Smith’s complaints here also extend to the Air Force’s plans to pick only two companies in the next year to launch all of its satellites for the next half decade, rather than leave the bidding open to all. As Smith noted,

“I have worked with them [the Air Force] on launch and other things and it strikes me that they are way too close to the contractors that they’re working with,” he said. “They seem to show bias,” Smith added. “It could be incompetence. But I think it is more likely that they like their historical partners. This is really, really bad because competition is a good thing.”

Smith appears generally correct. The Air Force made a sweet non-competitive launch deal with ULA back in the early 2000s that cost the taxpayer billions. Now it seems it is doing the same with its ICBM replacement contractor, and also wants to do the same with its satellite launch contracts. I hope Smith is successful in changing the Air Force approach.

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Air Force selects 8 launch companies for future contracts

Capitalism in space: The Air Force yesterday announced that it has selected eight launch companies as part of a program allowing it to order future launch contracts quickly.

SpaceX, Xbow Launch Systems, Northrop Grumman, Firefly Aerospace, United Launch Alliance, Aevum, Vox Space and Rocket Lab have been selected to provide launch services in the Orbital Services Program-4 [OSP-4] — a $986 million procurement of launch services over nine years. The Air Force announced the winners Oct. 10.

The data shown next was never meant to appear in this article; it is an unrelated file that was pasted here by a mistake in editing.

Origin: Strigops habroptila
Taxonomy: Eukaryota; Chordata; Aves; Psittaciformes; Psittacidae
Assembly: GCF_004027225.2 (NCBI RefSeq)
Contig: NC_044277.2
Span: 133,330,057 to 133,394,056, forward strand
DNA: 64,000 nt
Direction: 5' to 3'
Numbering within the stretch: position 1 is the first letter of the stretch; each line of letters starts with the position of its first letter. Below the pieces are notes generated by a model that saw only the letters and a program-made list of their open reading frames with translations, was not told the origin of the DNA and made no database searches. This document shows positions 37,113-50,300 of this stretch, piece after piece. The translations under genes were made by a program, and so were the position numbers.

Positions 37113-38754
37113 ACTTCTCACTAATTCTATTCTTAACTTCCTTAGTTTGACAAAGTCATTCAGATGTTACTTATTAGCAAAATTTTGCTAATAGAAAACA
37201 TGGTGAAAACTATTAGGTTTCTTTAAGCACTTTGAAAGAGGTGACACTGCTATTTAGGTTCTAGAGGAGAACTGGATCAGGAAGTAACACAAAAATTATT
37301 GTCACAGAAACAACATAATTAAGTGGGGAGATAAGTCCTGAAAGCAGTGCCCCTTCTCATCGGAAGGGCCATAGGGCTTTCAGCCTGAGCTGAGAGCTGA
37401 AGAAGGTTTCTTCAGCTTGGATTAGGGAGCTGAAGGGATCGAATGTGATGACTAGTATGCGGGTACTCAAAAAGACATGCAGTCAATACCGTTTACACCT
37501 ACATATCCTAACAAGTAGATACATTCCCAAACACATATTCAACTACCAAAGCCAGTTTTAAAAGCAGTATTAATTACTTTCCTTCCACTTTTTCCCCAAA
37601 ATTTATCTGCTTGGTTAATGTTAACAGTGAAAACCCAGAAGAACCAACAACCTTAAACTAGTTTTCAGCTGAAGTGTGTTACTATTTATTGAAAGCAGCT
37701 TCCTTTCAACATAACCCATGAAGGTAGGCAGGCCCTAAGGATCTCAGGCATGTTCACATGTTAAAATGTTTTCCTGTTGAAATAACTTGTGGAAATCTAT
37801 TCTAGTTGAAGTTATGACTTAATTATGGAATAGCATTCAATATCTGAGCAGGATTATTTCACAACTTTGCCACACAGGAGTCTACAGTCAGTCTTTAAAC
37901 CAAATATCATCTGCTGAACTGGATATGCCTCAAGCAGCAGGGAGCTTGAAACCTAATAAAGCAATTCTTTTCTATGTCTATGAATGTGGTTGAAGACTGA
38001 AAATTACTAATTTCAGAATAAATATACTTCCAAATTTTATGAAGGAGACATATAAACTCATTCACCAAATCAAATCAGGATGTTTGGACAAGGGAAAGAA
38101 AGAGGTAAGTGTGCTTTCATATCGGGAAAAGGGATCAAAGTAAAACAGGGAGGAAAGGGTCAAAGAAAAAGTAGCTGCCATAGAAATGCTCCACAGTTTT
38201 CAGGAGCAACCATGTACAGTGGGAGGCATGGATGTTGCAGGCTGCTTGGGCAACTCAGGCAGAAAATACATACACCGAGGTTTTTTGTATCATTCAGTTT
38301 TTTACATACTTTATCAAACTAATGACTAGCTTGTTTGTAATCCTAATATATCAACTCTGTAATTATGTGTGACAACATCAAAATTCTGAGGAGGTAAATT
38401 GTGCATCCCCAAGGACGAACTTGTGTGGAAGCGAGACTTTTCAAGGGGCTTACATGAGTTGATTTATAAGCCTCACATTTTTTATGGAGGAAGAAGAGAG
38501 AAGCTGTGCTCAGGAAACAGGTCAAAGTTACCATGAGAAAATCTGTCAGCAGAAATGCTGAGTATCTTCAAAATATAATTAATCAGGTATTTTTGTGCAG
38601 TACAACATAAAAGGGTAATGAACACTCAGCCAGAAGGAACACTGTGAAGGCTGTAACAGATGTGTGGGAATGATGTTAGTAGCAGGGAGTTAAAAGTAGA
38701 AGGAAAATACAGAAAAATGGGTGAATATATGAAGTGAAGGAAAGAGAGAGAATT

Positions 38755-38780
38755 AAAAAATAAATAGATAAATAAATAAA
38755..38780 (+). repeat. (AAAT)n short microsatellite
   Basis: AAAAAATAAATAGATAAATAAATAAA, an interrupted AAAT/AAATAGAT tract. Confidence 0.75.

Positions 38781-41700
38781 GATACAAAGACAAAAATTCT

OSP-4 is designed to accommodate small and medium payloads greater than 400 lbs. and providers have to be able to deliver these payloads to orbit within 12 to 24 months after receiving an order. The program is managed by the Air Force Space and Missile Systems Center’s Launch Enterprise Small Launch and Targets Division at Kirtland Air Force Base, New Mexico.

…The OSP-4 multi-vendor deal is known as a “multiple-award, indefinite-delivery/indefinite-quantity” contract. The eight companies will be awarded $50,000 as the contract’s minimum guarantee. Under [this arrangement], the Air Force will compete as many as 20 missions among the awardees.

The company list includes every operational rocket company (SpaceX, Northrop Grumann, ULA, Rocket Lab), as well as several in development (Xbow, Firefly, Aevum, Vox). It is interesting that several other developing rocket companies are not included (Blue Origin, Relativity, Vector). Vector has suspended operations because of financial issues, but Relativity and Blue Origin both appear to be moving forward with full financing. Meanwhile, I have until now never heard of Xbow, Aevum, and Vox. One wonders the reasoning behind their selection.

This selection is separate from the Air Force’s big rocket contracting process, where the military says it will very soon pick two companies to launch its big satellites for the next decade.

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Orbiting X-37B breaks record for longest mission

The Air Force’s X-37B presently in orbit has now broken the record set by the other X-37B for the longest mission, with 717 days in orbit and now indication when it will return.

The previous mission had broken the earlier record by a little more than a month. How long the X-37B that is in space now will extend this new record is as yet unknown.